WINNIPEG — For two days, 700 Canadian soldiers were surrounded by enemy forces in a narrow Korean valley.
Winnipeg veteran Michael Czuboka remembers what it was like 69 years ago during the Battle of Kapyong.
“When you’re in that kind of circumstance, you’re too busy operating your weapon to really think about it,” recalls the 88 year-old.
“It’s scary leaving, after we were relieved by an American unit, then it suddenly dawned on us, we almost got wiped out. Out of 700 men, only 70 survived.”
Czuboka said he was just a young teenager when he served with the 2nd Battalion of the Princess Patricia’s Canadian Light Infantry in April 1951.
According to Veteran Affairs Canada, The Battle of Kaypong, the pivotal point in the Korean War, took place between April 22-25.
Czuboka said the only way to describe the feeling of the battle was terror. Nearly 70 years later, he still remembers it vividly.
“We really didn’t think we were going to survive,” he said.
But that only made them fight harder.
He said they saved Seoul, the capital of South Korea, from being taken by the Chinese army.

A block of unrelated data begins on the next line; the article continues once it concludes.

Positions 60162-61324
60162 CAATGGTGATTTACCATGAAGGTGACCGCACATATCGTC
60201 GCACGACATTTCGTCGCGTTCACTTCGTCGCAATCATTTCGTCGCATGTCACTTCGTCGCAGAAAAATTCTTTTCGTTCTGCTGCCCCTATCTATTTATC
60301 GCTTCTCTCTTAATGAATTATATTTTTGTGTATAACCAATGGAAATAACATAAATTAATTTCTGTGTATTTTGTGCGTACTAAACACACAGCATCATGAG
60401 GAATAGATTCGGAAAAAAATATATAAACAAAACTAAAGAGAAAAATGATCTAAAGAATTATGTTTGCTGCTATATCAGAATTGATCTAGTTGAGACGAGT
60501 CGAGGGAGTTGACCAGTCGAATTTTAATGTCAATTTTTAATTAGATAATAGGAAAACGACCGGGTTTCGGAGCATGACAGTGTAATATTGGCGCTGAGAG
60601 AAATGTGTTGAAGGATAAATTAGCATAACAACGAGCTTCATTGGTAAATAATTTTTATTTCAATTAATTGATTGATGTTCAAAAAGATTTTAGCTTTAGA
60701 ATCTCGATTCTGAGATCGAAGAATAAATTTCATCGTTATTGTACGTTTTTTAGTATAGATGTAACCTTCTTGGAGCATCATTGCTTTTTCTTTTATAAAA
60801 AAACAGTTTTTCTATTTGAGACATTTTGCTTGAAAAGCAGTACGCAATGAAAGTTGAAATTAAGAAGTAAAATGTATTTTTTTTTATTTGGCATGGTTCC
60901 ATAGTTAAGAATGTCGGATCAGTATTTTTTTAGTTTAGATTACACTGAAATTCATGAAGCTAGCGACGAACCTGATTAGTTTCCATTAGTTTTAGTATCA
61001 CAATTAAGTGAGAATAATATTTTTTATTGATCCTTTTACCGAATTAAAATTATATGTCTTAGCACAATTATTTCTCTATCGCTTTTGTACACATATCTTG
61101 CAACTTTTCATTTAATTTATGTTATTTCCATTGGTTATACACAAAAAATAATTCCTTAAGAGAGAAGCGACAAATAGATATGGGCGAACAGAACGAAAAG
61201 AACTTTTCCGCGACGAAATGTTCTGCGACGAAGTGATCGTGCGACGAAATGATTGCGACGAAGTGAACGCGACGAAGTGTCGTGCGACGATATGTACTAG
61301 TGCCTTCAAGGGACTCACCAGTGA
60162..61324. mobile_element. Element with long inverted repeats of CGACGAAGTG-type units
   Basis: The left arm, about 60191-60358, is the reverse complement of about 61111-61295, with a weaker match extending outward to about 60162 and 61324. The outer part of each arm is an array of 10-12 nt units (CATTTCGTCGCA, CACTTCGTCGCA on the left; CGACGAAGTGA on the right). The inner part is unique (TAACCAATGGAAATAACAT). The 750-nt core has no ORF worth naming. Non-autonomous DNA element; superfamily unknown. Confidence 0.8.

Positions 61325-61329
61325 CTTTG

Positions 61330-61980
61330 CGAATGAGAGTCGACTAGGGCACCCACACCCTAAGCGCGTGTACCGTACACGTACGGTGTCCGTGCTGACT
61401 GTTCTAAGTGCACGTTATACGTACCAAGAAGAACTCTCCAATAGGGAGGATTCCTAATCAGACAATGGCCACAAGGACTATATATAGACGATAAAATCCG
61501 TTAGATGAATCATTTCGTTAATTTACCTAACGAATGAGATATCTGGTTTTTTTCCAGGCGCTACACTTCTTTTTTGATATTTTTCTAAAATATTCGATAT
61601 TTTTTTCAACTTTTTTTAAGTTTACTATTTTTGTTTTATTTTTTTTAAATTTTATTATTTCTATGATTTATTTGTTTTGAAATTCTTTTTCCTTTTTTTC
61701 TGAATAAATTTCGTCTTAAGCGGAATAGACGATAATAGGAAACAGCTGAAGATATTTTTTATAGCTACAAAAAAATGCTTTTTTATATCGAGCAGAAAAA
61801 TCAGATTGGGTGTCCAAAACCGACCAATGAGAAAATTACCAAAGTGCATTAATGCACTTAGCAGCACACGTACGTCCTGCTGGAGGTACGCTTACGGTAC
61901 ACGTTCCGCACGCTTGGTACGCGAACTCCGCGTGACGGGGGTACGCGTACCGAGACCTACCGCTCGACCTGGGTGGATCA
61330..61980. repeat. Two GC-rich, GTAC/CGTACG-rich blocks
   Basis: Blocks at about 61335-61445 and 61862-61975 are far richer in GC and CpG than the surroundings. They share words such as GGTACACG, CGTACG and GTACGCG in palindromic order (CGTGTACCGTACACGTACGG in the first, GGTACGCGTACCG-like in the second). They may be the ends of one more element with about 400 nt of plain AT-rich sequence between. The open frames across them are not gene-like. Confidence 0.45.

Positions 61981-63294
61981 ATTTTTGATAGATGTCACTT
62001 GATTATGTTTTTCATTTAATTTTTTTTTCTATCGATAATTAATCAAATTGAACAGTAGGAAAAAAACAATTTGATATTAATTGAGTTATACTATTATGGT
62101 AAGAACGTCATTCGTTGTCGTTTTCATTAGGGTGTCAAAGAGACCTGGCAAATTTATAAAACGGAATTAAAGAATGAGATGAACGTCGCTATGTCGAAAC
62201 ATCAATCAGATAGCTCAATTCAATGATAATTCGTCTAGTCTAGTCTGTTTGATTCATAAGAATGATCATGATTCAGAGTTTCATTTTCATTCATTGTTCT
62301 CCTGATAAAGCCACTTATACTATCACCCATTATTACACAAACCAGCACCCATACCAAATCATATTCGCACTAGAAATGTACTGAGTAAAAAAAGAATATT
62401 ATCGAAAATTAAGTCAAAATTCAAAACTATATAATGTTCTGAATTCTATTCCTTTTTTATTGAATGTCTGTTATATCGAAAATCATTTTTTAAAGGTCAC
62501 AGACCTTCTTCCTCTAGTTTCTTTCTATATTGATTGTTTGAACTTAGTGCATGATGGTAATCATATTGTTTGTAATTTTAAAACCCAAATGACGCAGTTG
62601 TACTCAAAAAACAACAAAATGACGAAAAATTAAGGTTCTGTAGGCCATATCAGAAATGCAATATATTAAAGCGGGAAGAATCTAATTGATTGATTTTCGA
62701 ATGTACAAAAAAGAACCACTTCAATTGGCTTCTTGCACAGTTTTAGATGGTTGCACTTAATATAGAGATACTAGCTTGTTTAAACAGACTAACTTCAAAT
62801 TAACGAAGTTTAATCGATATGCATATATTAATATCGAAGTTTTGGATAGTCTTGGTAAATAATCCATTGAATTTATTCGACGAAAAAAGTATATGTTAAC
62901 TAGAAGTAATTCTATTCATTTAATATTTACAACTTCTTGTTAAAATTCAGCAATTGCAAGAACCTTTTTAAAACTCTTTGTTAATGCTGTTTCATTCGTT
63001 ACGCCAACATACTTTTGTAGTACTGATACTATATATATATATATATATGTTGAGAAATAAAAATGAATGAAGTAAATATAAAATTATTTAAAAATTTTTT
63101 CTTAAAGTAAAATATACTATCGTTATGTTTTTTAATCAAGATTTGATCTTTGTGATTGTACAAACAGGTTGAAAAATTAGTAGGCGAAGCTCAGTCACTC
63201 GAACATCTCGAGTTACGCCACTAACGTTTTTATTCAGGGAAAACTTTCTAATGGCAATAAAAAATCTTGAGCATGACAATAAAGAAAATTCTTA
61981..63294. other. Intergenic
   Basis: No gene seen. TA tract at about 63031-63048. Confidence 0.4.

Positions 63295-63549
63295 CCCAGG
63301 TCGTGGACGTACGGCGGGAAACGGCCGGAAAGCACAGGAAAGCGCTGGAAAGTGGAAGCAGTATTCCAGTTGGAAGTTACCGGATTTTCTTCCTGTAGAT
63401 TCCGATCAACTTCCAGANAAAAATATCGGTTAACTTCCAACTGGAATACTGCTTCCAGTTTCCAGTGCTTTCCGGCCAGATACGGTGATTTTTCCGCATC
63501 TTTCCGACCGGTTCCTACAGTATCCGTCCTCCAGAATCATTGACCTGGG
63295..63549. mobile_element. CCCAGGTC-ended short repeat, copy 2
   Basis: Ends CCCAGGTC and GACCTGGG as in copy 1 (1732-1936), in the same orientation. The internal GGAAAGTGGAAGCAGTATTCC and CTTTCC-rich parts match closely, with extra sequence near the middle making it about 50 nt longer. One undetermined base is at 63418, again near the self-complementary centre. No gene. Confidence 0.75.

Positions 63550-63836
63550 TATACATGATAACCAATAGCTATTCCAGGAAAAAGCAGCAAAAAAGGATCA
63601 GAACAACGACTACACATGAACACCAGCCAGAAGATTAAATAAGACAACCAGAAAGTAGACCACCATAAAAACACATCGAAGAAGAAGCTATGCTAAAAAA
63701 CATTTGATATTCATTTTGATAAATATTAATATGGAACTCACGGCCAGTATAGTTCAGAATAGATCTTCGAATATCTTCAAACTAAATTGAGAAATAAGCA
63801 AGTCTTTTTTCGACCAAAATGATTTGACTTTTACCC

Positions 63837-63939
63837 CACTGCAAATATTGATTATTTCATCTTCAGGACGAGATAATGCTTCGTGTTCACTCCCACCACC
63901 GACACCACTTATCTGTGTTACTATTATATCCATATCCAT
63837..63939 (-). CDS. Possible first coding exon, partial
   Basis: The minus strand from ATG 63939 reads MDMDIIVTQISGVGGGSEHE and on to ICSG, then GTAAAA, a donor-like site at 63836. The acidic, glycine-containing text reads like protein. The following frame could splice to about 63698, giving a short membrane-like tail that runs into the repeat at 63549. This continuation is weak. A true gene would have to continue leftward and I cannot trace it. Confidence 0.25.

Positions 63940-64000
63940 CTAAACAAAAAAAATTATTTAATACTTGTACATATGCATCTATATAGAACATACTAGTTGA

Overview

“The people of South Korea have been very generous. I have been back several times. It’s a kind of reunion they paid for in order to thank us,” said Czuboka.
He said when he went back to the area of the battle it was like a miracle.
“South Korea, when I was there, was totally destroyed. The buildings were destroyed, everything was gone. But now South Korea has developed into a very vibrant democracy and a world economic power,” said Czuboka.
He would like Canadians to remember the Canadian military got a very powerful reputation from the Battle of Kapyong. But most especially, he wants Canadians to remember the ones who never came home.
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